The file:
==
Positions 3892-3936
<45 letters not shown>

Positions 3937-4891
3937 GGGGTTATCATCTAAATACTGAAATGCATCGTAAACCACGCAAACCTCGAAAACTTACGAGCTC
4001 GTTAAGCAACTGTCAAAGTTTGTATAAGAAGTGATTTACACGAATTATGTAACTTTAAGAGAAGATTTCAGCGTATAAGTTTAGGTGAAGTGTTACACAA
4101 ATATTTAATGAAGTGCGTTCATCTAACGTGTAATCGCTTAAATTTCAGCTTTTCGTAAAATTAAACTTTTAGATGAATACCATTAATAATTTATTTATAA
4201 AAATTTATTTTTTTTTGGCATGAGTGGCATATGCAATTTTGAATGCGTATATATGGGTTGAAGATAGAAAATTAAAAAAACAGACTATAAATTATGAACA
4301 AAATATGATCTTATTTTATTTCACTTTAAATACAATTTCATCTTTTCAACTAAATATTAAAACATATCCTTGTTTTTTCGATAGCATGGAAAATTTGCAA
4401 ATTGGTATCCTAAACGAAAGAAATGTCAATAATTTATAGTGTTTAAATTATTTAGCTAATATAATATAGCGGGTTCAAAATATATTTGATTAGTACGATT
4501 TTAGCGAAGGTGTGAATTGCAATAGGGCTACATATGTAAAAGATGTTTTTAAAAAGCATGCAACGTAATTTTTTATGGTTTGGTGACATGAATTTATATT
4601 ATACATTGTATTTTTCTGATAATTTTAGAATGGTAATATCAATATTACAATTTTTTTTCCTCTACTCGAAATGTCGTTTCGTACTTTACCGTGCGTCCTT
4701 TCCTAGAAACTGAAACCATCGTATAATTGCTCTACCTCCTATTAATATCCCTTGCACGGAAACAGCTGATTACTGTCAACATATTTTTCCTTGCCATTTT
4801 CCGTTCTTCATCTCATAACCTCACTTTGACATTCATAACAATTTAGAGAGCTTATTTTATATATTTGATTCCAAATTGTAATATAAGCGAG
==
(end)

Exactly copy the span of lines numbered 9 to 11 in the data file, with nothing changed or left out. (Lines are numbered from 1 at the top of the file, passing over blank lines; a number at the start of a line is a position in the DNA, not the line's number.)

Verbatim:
4401 ATTGGTATCCTAAACGAAAGAAATGTCAATAATTTATAGTGTTTAAATTATTTAGCTAATATAATATAGCGGGTTCAAAATATATTTGATTAGTACGATT
4501 TTAGCGAAGGTGTGAATTGCAATAGGGCTACATATGTAAAAGATGTTTTTAAAAAGCATGCAACGTAATTTTTTATGGTTTGGTGACATGAATTTATATT
4601 ATACATTGTATTTTTCTGATAATTTTAGAATGGTAATATCAATATTACAATTTTTTTTCCTCTACTCGAAATGTCGTTTCGTACTTTACCGTGCGTCCTT